The 44th Edition of the Circus of the Spineless is up at Marmorkrebs.blogspot.com. The Circus of the Spineless is a monthly blog carnival devoted to all things invertebrate, including ants. It was started in 2005. If you are interested in finding out more, visit the Circus of the Spineless home page. Next month's carnival will be at Greg Laden's Blog.
While investigating the Dorymyrmex bicolor ants I posted about on Monday, I spotted a few other ants that looked similar, mostly because of their red-brown and black coloration.
On closer observation, however, these ants were obviously another species. First of all, they were almost double the size.
The long hairs on the underside of their heads gave it away that these were harvester ants in the genus Pogonomyrmex. The 'beard" of hairs, called a psammophore, is characteristic of the genus. In fact, the name Pogonomymrex means “bearded one.” Psammo comes from the word for sand in Greek, so the psammophore acts like a basket or an extra pair of hands to help the ants move sand, dirt, and probably some types of food as well.
These turned out to be a color variant of Pogonomyrmex californicus. Cole (1968) describes the species as concolorous light ferrugineous red in coastal California, moving to concolorous black or brown to the eastern part of its range in southern Texas.
Ants of the Southwest has a good page about these harvester ants that shows some of the the color variations.
It seems that Dorymyrmex bicolor and Pogonomyrmex californicus are often found in the same open, arid environments. It's interesting that at this Maricopa, AZ site their coloration is so similar.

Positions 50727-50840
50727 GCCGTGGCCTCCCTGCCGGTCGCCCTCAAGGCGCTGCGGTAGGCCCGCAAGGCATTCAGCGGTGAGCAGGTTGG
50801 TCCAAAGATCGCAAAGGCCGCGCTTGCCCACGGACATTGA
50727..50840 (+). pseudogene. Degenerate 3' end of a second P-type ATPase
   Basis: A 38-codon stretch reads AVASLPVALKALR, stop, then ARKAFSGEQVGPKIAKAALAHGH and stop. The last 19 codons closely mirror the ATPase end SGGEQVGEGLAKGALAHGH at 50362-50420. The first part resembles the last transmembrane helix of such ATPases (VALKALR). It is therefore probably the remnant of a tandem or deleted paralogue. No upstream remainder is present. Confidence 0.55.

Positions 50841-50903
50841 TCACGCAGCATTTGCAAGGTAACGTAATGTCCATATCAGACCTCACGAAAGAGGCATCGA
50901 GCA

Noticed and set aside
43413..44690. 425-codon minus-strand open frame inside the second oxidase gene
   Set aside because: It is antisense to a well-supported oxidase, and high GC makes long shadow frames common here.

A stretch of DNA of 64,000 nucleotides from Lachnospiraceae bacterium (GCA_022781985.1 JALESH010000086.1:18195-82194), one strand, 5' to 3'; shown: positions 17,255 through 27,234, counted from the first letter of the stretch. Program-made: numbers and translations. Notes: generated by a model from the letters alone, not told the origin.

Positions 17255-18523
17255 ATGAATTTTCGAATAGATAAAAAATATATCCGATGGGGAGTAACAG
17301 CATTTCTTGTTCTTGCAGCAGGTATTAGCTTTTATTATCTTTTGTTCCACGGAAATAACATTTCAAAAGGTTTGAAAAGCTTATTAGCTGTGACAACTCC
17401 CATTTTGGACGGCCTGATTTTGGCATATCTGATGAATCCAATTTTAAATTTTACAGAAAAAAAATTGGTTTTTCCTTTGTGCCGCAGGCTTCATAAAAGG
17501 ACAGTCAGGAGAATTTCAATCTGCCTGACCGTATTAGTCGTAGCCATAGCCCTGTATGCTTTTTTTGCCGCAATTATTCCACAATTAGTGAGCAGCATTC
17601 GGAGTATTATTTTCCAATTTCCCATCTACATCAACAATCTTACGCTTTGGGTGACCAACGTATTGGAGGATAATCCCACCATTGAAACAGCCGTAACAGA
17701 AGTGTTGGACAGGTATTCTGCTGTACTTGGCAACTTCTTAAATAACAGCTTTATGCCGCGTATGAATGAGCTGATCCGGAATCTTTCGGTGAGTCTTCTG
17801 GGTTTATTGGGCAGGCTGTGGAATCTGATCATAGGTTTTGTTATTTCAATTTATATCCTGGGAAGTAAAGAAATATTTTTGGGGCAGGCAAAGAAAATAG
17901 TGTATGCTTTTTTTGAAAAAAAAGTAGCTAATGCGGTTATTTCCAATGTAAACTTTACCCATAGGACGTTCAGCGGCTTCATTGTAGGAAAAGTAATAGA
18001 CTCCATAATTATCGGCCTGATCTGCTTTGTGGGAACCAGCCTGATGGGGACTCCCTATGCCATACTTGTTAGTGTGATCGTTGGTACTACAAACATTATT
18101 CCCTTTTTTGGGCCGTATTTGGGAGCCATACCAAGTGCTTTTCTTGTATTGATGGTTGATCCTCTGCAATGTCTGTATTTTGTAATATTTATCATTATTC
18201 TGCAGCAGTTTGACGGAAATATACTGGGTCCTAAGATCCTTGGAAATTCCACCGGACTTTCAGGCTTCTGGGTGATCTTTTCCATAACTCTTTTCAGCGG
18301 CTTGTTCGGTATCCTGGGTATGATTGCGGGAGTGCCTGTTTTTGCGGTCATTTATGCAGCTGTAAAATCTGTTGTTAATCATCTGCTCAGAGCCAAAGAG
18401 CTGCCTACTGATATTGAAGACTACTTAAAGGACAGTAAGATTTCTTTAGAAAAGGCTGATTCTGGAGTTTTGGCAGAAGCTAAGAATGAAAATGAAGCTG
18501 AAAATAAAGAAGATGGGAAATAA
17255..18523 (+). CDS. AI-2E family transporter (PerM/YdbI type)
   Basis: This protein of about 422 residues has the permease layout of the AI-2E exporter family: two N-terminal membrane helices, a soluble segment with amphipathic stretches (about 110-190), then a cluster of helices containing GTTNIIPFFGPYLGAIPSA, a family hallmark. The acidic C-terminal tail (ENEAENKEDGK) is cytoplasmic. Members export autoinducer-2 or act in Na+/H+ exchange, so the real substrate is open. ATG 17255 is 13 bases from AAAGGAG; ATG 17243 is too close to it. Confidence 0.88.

We've been seeing a lot of ant lion pits lately.
The insect at the bottom of those funnel-shaped pits is the larval stage of the ant lion, also called a doodlebug. Ant lions are found in warm areas throughout the world, including Florida and the southwestern United States.
The ant lion larva looks a bit like a lacewing larva, and the two are related. Here's a photo of an ant lion larva from Iowa State University. Some species have even longer jaws.
The ant lion larva digs a pit in loose dirt or sand near ant colonies. We've had a particularly dry year and there is a lot of powdery dry soil, which the ant lions seem to prefer for constructing their pits.
When an ant or other small insect falls into the pit, the larva flicks sand or soil at it to knock it towards the bottom. Once the ant is within reach, the larva grabs it and drags it under the sand to eat it.
When the larva attains its full size, it pupates. The pupa is round and covered with a layer of silk. The adult ant lion emerges from the soil. It is slender with wings with many veins that fold back over its body when it is at rest. The adult might be mistaken for a damselfly or dragonfly. Firefly Forest has a fantastic photograph of an adult ant lion.
Edit: and now I have my own photographs of adults.
This little ant is fairly easy to identify.
First, look for the volcano-cone-shaped nest.
If you spot some active ants with reddish-brown heads and alitrunks, and black gasters, take a closer look.
If there's a cone-shaped bump on the posterior dorsal surface of the alitrunk, then you've found Dorymyrmex bicolor.
Dale Ward has some close-up photos to show the characteristics of this species.
We saw it in typical habitat, which is open and dry. In this case the were at an agricultural research station in Maricopa, Arizona.
Dorymyrmex commonly feed on nectar and honeydew. Check out the nearby guayule flowers.
Guayule is a plant grown for its latex, which is used as a natural rubber.
Obviously, insects find it useful too.